[Mono-osx] Stetic GUI designer for Mac OS?
cocoasharp at carterconsulting.org.uk
Wed Mar 3 12:39:01 EST 2010
> I'm absolutely new to Mac OS (Snow Leopard) and MonoDevelop. My MacBook is
> now 3 days old:-)
> I have been developing under Visual Studio for about 6 years and now I want
> to give mono a try.
Welcome to the clan of wannabe Mac programmers :-)
Having trodden that same route, Can I tell you that you have to change your thinking a little bit if you are going to ceate proper, native look and feel, Mac apps.
Don't even attempt to create either Winforms or Gtk apps for a Mac, they don't look or feel right.
> My problem is that there seems to be no visual designer for Mac. Is that
> right? The corresponding C# template for a Gtk2 project is also missing.
> I've been searching a whole day but I couldn't find anything:-(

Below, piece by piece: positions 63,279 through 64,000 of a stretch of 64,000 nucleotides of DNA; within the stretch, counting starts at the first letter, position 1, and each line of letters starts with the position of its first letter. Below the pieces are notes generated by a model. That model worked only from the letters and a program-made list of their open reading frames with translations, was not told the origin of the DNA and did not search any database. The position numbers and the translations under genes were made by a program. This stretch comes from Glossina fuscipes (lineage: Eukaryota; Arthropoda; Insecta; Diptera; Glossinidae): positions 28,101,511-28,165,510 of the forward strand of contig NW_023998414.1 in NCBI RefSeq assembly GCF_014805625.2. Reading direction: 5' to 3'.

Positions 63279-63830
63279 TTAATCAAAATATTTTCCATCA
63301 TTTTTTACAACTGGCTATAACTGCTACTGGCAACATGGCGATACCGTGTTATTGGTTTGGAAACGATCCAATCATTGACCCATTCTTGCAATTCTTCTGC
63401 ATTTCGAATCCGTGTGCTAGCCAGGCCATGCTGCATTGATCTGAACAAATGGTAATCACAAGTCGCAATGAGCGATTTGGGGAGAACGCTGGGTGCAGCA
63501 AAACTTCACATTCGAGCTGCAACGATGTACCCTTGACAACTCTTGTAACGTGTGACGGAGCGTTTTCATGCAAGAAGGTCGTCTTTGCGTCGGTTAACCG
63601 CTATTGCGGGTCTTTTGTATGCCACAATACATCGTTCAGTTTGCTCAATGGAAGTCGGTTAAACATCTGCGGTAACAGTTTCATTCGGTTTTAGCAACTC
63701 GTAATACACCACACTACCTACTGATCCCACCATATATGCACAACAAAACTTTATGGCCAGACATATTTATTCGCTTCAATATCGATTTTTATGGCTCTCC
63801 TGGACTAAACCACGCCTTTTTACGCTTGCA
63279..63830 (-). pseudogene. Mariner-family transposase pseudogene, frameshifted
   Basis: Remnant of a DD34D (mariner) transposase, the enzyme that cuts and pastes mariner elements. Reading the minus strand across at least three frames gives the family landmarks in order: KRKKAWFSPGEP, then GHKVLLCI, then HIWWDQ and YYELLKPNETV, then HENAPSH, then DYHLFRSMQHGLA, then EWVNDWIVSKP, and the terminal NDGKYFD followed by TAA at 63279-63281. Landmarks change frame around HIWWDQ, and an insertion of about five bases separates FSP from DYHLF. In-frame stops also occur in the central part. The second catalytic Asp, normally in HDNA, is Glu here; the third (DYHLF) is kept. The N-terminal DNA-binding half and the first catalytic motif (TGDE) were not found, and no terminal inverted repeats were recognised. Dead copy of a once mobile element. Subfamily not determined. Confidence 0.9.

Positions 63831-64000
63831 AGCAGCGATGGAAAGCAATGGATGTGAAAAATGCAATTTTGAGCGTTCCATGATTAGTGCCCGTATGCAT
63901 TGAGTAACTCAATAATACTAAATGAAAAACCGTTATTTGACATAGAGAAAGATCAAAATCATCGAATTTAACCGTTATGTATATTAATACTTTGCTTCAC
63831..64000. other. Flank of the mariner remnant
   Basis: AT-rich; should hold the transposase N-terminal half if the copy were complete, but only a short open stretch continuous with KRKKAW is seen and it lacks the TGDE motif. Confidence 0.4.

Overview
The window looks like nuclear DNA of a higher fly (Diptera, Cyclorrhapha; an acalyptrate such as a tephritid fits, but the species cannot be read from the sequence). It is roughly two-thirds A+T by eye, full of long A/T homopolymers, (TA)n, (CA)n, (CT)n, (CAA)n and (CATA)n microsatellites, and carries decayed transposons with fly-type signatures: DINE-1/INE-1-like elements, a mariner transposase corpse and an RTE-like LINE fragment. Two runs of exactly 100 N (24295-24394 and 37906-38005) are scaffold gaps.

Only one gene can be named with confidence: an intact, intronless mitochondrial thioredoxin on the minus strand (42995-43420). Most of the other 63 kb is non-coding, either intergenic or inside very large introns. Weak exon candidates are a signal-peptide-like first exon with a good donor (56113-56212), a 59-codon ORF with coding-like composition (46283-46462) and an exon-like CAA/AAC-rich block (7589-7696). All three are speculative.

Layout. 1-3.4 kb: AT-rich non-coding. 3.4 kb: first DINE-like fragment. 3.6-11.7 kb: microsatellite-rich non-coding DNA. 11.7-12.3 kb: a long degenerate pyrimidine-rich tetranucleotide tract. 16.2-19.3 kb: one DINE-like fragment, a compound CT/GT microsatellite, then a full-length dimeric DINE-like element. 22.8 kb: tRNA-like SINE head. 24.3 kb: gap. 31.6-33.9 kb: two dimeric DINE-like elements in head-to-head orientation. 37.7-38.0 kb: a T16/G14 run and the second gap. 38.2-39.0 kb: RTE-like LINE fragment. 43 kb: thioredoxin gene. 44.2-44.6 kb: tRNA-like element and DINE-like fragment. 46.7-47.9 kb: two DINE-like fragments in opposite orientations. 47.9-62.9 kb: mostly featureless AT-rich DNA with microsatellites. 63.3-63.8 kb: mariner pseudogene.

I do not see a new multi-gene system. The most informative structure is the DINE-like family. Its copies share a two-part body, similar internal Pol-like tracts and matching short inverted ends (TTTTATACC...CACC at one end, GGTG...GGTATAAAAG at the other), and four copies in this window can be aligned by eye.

The normal way to develop the UI for a Mac app is to use the Interface Builder tool that comes with the Mac development tools, delivered free with every Mac.
> Or do I have to learn Objective-C? That would be bad. I would like to
> program in C#.
Yes, you can program in C#, using Mono and the Monobjc bridge to talk to the wealth of Cocoa libraries that you will need to create a "native" looking app.
Be warned that, although you will be using C# as a language, you will not be able to use a great many of the .NET library classes when dealing with a Cocoa UI. You will find the Monobjc bridge framework is the way to go and that your code will end up resembling Objective-C, mainly due to the fact that the method names, although in C# syntax, will look unusual in their signatures when compared with .NET classes.
Of course, all your non-GUI classes can be written in pure .NET framework C#, but do be aware that one of the great powers of the Cocoa frameworks is its binding mechanism, which requires every C# class, to which you wish to bind, to be marked with Monobjc attributes for them to visible to the Cocoa side of the Monobjc bridge.
> Please don't tell me I have to create all the gui objects by hand in the
> code (if that's possible).
It is possible but not necessary.
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